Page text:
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Record number 508019
Title Molecular, genetic and evolutionary analysis of a paracentric inversion in Arabidopsis thaliana
Author(s) Fransz, Paul; Linc, Gabriella; Lee, Cheng Ruei; Aflitos, Saulo Alves; Lasky, Jesse R.; Toomajian, Christopher; Ali, Hoda; Peters, Janny; Dam, Peter van; Ji, Xianwen; Kuzak, Mateusz; Gerats, Tom; Schubert, Ingo; Schneeberger, Korbinian; Colot, Vincent; Martienssen, Rob; Koornneef, Maarten; Nordborg, Magnus; Juenger, Thomas E.; Jong, Hans de; Schranz, Eric
Source The Plant Journal 88 (2016)2. - ISSN 0960-7412 - p. 159 - 178.
DOI https://doi.org/10.1111/tpj.13262
Department(s) PRI BIOS Applied Bioinformatics
EPS
Groep KoornneefGroep Koornneef
Biosystematics
Publication type Refereed Article in a scientific journal
Publication year 2016
Keyword(s) Arabidopsis thaliana - Chromosome rearrangement - Haplotype pattern - Introgression - Phylogenetic relationship - Transposon
Abstract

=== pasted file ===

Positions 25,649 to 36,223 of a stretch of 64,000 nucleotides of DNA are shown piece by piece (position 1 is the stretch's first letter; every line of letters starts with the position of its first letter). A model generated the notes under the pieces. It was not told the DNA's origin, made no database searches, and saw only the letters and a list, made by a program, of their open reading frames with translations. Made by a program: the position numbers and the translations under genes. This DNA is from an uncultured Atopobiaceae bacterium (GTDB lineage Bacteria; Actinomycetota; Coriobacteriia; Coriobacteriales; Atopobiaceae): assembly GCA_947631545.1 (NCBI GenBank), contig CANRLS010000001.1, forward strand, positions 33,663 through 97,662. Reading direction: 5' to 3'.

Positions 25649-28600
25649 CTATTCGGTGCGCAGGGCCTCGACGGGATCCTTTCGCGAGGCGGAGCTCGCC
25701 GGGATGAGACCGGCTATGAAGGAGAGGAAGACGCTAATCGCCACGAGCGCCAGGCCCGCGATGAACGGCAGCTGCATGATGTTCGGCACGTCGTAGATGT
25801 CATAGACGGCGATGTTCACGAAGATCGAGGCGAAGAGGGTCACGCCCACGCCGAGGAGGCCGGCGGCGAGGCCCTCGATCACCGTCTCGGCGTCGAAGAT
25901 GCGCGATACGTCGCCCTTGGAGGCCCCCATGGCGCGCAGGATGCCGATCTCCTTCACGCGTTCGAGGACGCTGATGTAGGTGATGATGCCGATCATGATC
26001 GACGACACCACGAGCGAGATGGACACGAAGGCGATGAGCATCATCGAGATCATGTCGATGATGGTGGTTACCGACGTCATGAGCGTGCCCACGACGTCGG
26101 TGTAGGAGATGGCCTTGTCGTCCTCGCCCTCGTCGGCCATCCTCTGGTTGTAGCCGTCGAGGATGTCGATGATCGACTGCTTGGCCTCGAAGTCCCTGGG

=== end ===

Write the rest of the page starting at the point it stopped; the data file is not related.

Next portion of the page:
Chromosomal inversions can provide windows onto the cytogenetic, molecular, evolutionary and demographic histories of a species. Here we investigate a paracentric 1.17-Mb inversion on chromosome 4 of Arabidopsis thaliana with nucleotide precision of its borders. The inversion is created by Vandal transposon activity, splitting an F-box and relocating a pericentric heterochromatin segment in juxtaposition with euchromatin without affecting the epigenetic landscape. Examination of the RegMap panel and the 1001 Arabidopsis genomes revealed more than 170 inversion accessions in Europe and North America. The SNP patterns revealed historical recombinations from which we infer diverse haplotype patterns, ancient introgression events and phylogenetic relationships. We find a robust association between the inversion and fecundity under drought. We also find linkage disequilibrium between the inverted region and the early flowering Col-FRIGIDA allele. Finally, SNP analysis elucidates the origin of the inversion to South-Eastern Europe approximately 5000 years ago and the FRI-Col allele to North-West Europe, and reveals the spreading of a single haplotype to North America during the 17th to 19th century. The 'American haplotype' was identified from several European localities, potentially due to return migration.

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